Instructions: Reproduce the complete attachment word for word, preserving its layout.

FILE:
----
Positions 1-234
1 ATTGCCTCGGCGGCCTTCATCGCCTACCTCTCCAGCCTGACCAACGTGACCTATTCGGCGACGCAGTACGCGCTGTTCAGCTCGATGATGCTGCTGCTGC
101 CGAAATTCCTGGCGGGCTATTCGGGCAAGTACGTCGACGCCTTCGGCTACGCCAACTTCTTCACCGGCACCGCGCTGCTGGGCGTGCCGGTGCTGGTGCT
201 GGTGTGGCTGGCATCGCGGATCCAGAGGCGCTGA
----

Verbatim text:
Positions 1-234
1 ATTGCCTCGGCGGCCTTCATCGCCTACCTCTCCAGCCTGACCAACGTGACCTATTCGGCGACGCAGTACGCGCTGTTCAGCTCGATGATGCTGCTGCTGC
101 CGAAATTCCTGGCGGGCTATTCGGGCAAGTACGTCGACGCCTTCGGCTACGCCAACTTCTTCACCGGCACCGCGCTGCTGGGCGTGCCGGTGCTGGTGCT
201 GGTGTGGCTGGCATCGCGGATCCAGAGGCGCTGA